The Haunting of Wolfe Haven by Debbie A. Heaton

Why had she felt called upon to let me know that Tristan meant at last to initiate divorce proceedings and that he intended to marry again? Why had she begged me so urgently to come to New Mexico? She mentioned no names, but one in particular leaped immediately to my mind. What if it was Glenda Brant he meant to marry!? Suddenly, my fingernails were pressing crescents into my palms. Was I here mainly because of her and because old jealously wouldn’t die? Rubbing fingers across my palm, I admitted to myself that it was a hell of a lot more than that.

Ahead of us on the terrace, waiting as we climbed the steps, was a young woman, blonde, poised, and very elegant. Taking a quick run through my mental PDA, I decided it must be Abby’s latest secretary, Clare Wood. Abby had a good many interests and civic duties. With the Wolfe fortunes at an all-time low, her charities now were not great, but she had mentioned the help of a young woman from Santa Fe who came in for a few hours twice a week. To this assistant, Abby always assigned the task of showing visitors about and introducing them to the estate. I was grateful this one was a stranger.

Venturing up the wide steps, I stood self-conscious in the circle of tourists while the assistant introduced herself and welcomed us to Wolfe Haven. I huddled among the others, but my eyes strayed from where she pointed, following the line of the two square towers at the front corners of each wing. At the back of the house were two more towers, invisible from where I stood, flat-roofed, with tall chimneys between them. From the roofs and the H-bar with its parapets connecting the four towers, one could stand and look out over the entire estate. From the towers and rooftop, I had once looked downward to where the afternoon sun fired the windows of the great library and to the columned doorway a floor below, the one touch of grace in this mausoleum.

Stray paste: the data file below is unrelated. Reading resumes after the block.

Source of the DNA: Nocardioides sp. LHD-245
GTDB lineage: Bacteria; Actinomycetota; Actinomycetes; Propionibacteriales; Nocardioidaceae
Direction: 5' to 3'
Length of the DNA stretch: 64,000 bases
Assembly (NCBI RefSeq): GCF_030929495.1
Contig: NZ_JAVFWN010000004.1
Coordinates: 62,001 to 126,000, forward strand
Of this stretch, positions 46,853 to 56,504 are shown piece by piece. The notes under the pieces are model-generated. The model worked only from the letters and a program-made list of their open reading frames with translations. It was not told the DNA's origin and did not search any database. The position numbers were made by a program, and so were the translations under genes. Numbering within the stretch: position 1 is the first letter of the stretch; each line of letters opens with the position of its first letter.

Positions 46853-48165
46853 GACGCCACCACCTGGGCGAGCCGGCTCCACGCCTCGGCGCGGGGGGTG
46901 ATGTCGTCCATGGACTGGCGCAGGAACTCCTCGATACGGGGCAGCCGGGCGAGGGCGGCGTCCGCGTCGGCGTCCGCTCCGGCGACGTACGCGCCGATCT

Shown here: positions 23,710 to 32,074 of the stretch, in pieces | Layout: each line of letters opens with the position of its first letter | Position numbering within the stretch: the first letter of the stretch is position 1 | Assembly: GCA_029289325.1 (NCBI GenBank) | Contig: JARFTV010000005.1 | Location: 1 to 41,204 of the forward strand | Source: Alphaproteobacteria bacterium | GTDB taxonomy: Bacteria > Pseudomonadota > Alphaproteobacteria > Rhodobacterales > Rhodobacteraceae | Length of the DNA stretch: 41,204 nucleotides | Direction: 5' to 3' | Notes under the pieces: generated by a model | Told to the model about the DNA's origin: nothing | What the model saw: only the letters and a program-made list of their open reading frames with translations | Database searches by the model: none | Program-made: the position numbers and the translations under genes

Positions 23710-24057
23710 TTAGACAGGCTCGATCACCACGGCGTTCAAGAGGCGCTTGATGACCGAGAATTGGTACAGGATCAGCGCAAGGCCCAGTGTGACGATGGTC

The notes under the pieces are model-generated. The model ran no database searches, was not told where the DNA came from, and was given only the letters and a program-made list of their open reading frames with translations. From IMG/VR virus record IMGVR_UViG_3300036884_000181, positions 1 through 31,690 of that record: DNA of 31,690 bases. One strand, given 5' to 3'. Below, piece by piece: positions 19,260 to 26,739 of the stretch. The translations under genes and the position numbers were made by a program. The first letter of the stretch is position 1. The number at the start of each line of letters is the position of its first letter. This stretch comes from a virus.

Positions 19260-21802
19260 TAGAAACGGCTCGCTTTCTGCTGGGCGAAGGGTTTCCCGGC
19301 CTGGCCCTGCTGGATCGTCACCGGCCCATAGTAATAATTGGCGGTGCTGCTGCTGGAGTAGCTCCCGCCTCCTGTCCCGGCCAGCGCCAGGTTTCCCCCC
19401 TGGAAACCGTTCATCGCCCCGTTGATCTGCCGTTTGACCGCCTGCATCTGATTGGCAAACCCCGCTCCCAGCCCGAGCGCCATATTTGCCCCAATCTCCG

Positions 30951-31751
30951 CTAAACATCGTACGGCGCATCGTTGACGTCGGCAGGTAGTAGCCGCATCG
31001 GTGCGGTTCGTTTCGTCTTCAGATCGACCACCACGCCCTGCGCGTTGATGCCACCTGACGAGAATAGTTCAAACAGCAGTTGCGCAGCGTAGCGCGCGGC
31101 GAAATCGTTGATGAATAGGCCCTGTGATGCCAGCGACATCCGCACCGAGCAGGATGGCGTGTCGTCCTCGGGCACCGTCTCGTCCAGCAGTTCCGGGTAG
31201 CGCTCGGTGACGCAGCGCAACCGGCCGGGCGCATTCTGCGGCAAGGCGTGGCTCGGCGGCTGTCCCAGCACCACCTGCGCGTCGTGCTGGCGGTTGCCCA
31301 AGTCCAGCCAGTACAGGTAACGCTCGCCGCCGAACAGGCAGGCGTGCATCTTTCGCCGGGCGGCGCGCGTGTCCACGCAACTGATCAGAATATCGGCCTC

Recessed in stone to the right of the front door was a niche holding a bas-relief of the Wolfe Haven German shepherd. The dog stood, elegant and regal, depicted in flowing lines with a shining coat and an intelligent expression that commanded the viewer’s attention. I thought of Echo, who had loved me for whatever I was, and mourned her loss again.

“Before we go into the house itself, ladies and gentlemen,” Miss Wood was saying, “you must see the old ruins of Wolfe Haven Hall. Some of the walls of the original building are still intact, including the famous arch of the chapel window. This way, please.”

Like a teacher guiding her charges, Miss Wood crossed the terrace briskly to the right of the house, starting along a winding path that led across lawns toward the road. Everyone streamed after her, except me. The last place I wanted to visit in a crowd was the ruins. There, I had experienced my first joy over finding the house, and there I had suffered the pain of saying good-bye to it. I wanted to see the place again, but I needed to be alone when I did. What if I could get there first?

Obeying the impulse, I cut through Abby’s garden toward the woods, while the tour plodded along the main road. The way through the woods was quicker, and I could take my snapshots and be back at the house before Miss Wood was through with her lecturing. Beneath the trees it was quiet, save for the crackle of twigs under my feet and the scolding of the birds I disturbed along the way. I ran until broken stone walls lay across my path, outlining the boundaries of what had once been Wolfe Haven Hall.

The great arch of the chapel window still rose against the sky, and it was a sight to break my heart all over again. But the approaching tour prevented that. Pointing my camera in one direction and then another, I snapped away. Later I would have these mementos, and I could be as sentimental as I pleased in the privacy of my room. No matter what I told myself, I had come here to remember, not to forget!


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Genre – Romance (Gothic)

Rating – R for graphic sex and language

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